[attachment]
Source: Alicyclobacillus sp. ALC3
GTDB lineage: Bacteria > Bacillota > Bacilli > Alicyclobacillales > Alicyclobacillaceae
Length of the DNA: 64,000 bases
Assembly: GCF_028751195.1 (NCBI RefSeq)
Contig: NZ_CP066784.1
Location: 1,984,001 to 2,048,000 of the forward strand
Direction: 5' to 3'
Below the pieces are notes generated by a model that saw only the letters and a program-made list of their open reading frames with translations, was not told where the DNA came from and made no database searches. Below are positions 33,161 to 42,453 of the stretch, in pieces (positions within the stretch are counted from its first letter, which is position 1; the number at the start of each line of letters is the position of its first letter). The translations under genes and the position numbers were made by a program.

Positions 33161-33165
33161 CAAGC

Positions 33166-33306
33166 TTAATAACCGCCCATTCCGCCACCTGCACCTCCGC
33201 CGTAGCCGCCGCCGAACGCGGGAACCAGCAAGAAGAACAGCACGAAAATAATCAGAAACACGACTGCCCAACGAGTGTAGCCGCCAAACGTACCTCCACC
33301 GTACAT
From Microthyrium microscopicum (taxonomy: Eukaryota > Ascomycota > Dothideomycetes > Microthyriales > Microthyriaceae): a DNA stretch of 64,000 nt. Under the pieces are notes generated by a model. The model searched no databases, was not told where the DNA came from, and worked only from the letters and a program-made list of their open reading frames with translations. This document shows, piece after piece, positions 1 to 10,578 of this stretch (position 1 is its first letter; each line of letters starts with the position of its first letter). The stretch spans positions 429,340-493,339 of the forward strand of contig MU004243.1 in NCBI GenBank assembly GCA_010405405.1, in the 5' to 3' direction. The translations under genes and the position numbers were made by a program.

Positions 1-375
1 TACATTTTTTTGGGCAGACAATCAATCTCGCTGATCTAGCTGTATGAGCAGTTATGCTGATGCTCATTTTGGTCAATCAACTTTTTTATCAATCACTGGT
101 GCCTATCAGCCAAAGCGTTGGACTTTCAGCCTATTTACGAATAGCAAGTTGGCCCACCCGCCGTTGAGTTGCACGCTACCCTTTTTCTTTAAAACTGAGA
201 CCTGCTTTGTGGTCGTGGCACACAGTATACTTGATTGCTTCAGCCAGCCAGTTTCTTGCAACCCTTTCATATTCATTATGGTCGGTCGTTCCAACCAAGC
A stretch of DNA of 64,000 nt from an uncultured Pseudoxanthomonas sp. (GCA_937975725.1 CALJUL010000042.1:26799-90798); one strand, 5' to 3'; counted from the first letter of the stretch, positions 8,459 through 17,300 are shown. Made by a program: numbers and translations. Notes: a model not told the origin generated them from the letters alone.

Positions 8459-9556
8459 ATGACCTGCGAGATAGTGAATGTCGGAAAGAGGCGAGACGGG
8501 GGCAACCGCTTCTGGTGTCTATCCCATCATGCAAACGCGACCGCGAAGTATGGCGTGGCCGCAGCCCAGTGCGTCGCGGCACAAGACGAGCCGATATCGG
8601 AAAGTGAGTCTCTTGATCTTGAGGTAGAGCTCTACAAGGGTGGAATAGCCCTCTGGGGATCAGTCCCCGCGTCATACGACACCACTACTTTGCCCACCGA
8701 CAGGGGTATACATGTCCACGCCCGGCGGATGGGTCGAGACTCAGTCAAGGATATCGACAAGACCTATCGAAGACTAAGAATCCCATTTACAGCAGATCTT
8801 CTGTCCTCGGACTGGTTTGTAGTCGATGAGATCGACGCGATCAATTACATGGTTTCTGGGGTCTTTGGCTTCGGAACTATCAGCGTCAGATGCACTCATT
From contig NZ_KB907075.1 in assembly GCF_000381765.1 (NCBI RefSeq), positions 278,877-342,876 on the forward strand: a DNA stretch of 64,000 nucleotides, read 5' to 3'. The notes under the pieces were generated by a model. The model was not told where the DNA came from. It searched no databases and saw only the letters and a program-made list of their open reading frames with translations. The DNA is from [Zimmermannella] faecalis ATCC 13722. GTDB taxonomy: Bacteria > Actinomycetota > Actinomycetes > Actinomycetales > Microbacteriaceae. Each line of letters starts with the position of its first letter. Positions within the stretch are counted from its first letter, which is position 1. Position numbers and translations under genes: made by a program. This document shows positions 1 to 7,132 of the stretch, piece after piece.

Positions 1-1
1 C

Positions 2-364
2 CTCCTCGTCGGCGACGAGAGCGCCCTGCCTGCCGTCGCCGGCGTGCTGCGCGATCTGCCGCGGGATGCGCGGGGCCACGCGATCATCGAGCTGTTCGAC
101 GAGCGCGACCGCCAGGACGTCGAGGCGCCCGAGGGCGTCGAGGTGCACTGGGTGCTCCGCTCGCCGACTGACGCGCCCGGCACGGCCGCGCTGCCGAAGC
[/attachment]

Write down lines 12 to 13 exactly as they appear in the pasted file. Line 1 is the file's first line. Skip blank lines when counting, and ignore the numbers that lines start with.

33166 TTAATAACCGCCCATTCCGCCACCTGCACCTCCGC
33201 CGTAGCCGCCGCCGAACGCGGGAACCAGCAAGAAGAACAGCACGAAAATAATCAGAAACACGACTGCCCAACGAGTGTAGCCGCCAAACGTACCTCCACC